Metropolitan News-Enterprise


Monday, May 22, 2023


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Ninth Circuit:

Holder of Trademark ‘Smart Walkie Talkie’ Not Due Damages for Use of Those Words As Mere Descriptor


By a MetNews Staff Writer


The Ninth U.S. Circuit Court of Appeals held Friday that the proprietor of the trademark “Smart Walkie Talkie” is not entitled to damages from the manufacturer of a competing product called “Onyx” which the manufacturer describes as a “smart walkie talkie.”

Plaintiff Al McZeal sought $500 million in damages in his action against Orion Labs which makes the Onyx devices, and against and Best Buy which market it online, and others. District Court Judge Stephen V. Wilson of the Central District of California on Nov. 8, 2021, dismissed the action for failure to state a claim, and the Ninth Circuit, in a memorandum opinion, affirmed.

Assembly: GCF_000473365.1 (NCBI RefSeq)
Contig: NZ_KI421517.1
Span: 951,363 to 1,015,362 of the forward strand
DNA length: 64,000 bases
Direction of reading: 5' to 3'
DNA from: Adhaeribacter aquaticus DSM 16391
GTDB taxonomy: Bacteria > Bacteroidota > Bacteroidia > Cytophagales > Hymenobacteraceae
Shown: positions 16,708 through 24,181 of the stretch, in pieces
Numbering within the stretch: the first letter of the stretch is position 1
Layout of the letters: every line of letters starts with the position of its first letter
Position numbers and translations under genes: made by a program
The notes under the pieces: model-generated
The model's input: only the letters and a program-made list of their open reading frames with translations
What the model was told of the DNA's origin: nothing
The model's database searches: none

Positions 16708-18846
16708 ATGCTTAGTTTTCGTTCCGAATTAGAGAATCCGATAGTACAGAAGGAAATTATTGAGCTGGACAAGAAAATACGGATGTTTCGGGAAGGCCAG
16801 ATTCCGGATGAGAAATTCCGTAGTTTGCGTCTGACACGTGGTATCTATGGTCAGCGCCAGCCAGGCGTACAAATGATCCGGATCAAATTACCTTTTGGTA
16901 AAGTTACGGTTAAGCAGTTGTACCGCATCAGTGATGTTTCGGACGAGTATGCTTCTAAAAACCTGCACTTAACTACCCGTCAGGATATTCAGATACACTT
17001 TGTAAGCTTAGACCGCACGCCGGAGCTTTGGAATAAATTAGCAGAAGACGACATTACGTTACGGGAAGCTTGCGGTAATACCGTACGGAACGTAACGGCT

Wilson set forth in his order:

“Here, Plaintiffs own complaint and the attachments thereto demonstrate that the Defendants’ use of the term ‘smart walkie talkie’ is a descriptive fair use and Plaintiffs claims accordingly fail as a matter of law.

“In all of the examples that Plaintiff attaches to the complaint, the Defendants uses the term ‘smart walkie talkie’ to describe the product being sold: Orion Labs’ ‘Onyx.’ Each time the phrase ‘smart walkie talkie’ is used, it is accompanied by either ‘Orion’ or ‘Orion Labs’ and ‘Onyx,’ clearly denoting that Onyx is the name of the product, Orion is the creator of that product, and ‘smart walkie talkie’ is merely a descriptor to help consumers understand the product’s capabilities….In no circumstance is the term being used in an attempt to evoke Plaintiffs trademark for his competing walkie talkie product or create consumer confusion.”

The Ninth Circuit’s opinion—signed by Judges Mark J. Bennett, Eric D. Miller, and Lawrence VanDyke—declares:

“The district court properly dismissed McZeal’s trademark infringement and unfair competition claims because they are barred by the classic fair use doctrine.”

The judges discerned no abuse of discretion on Wilson’s part in denying a preliminary injunction.


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